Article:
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SQL Server: How to Use Spatial Data Types in sqlcmd and DbSchema

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Table of Contents

  1. Introduction
  2. Prerequisites
  3. What are Spatial Data Types?
  4. Why Use Spatial Data Types?
  5. Restrictions and Permissions
  6. Advantages and Limitations
  7. Types of Spatial Queries
  8. Using Spatial Data Types in sqlcmd and DbSchema
  9. Conclusion
  10. References


SQL Server, the widely used relational database management system by Microsoft, provides advanced capabilities for the handling and manipulation of geographical and geometric data through its Spatial Data Types. In this article, we are going to delve deep into understanding these spatial data types, their purposes, advantages, limitations, and the restrictions and permissions required to use them. We will also look at how to employ these data types in sqlcmd and DbSchema, alongside explaining the different types of spatial queries with examples.


Before moving forward, ensure you have:

  • A basic understanding of SQL (Structured Query Language).
  • SQL Server Management Studio installed.
  • Basic knowledge of sqlcmd utility and DbSchema.
  • Access to a SQL Server instance for practice.

For installation and establishing connection you can read our article SQL Server-How to create a database?

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What are Spatial Data Types?

Spatial data types are used to represent geographical or geometric data. In SQL Server, two spatial data types are provided - geometry and geography. The geometry type is used to store planar (flat) shapes, while the geography type is used to store spherical (round) shapes, representing the earth’s surface.

Why Use Spatial Data Types?

Spatial data types enable storage, retrieval, and querying of geographical and geometric data within a database. This means data that represents physical locations and shapes can be used in your applications. They are extensively used in applications like Geographic Information Systems (GIS), logistics, and many others, making the handling of such data efficient and straightforward.

Restrictions and Permissions

To use spatial data types in SQL Server, the user must have at least db_datareader and db_datawriter roles, or equivalent permissions. Furthermore, certain methods associated with these types are available only if the database is set to compatibility level 100 or higher.

Advantages and Limitations


  1. Allow you to store complex geographic and geometric data.
  2. Provide a variety of built-in functions for manipulating spatial data.
  3. Enable location-based queries and operations.


  1. Complex to understand and use for beginners.
  2. The precision of calculations may be affected due to the Earth’s round shape (for geography data type).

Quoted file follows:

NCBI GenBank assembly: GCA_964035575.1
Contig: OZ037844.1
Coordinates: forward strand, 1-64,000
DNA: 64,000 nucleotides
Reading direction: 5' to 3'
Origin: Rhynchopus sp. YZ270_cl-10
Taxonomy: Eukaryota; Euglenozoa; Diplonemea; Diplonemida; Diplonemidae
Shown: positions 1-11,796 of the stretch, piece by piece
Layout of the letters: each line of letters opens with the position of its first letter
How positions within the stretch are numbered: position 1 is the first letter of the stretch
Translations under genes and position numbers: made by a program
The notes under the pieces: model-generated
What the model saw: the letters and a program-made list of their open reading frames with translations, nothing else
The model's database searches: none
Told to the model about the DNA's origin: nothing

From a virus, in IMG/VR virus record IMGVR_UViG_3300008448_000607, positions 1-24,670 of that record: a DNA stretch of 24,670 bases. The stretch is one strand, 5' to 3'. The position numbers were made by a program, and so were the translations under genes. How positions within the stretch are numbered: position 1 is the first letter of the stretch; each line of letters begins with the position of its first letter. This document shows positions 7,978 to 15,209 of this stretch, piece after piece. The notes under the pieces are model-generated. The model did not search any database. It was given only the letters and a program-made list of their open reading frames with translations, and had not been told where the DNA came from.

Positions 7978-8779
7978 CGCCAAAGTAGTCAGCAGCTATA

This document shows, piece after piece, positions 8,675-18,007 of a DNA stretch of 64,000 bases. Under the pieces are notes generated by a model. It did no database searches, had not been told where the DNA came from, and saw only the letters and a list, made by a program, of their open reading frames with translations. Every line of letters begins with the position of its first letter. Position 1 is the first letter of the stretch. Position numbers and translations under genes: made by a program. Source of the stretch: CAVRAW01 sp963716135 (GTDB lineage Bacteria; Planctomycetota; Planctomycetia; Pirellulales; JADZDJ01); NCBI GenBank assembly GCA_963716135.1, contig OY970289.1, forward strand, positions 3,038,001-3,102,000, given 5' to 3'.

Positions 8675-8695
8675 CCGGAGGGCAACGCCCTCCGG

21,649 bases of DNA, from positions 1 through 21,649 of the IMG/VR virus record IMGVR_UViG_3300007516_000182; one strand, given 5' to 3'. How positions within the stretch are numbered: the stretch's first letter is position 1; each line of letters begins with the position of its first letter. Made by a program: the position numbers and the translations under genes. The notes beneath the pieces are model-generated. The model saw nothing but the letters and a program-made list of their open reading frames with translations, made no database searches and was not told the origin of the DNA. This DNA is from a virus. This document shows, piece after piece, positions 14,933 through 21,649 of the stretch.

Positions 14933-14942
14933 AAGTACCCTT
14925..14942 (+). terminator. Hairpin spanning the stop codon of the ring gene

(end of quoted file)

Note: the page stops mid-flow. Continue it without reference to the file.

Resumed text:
3. Requires a substantial understanding of the underlying mathematical concepts.

Types of Spatial Queries

Spatial queries can be broadly classified into three categories:

Query Type Description
Nearness Queries These queries help in finding out how close one geographical point is to another.
Region Queries These queries allow us to search within a specified geographical region.
Union/Intersection Queries These queries enable us to find the common area between two geographical entities or combine them.

Using Spatial Data Types in sqlcmd and DbSchema

In this section, we will look at the steps to use spatial data types in sqlcmd and DbSchema.

Using Spatial Data Types in sqlcmd

Step 1: Start sqlcmd from the command prompt using the following command.

sqlcmd -S localhost -U sa -P your_password

Replace localhost, sa, and your_password with your SQL Server instance’s address, username, and password, respectively:

Step 2: Create a new database named SpatialDB and switch to it:

USE SpatialDB;

Step 3: Create a table named Locations with three columns: ID, Name, and Location. ID is an integer that automatically increments with each new row. Name is a variable-length string. Location is a geography spatial data type:

CREATE TABLE Locations (
    Name NVARCHAR(50),
    Location GEOGRAPHY

Step 4: Insert a row into Locations. The Name is OpenAI HQ, and the Location is a point that corresponds to the latitude and longitude of OpenAI HQ. The 4326 SRID (Spatial Reference Identifier) is used for the WGS 84 spatial reference system, which is the standard for GPS and cartography:

INSERT INTO Locations (Name, Location)
VALUES ('OpenAI HQ', geography::STPointFromText('POINT(-122.4194 37.7749)', 4326));

Step 5: Run a select query to return all rows from Locations where the Name is OpenAI HQ: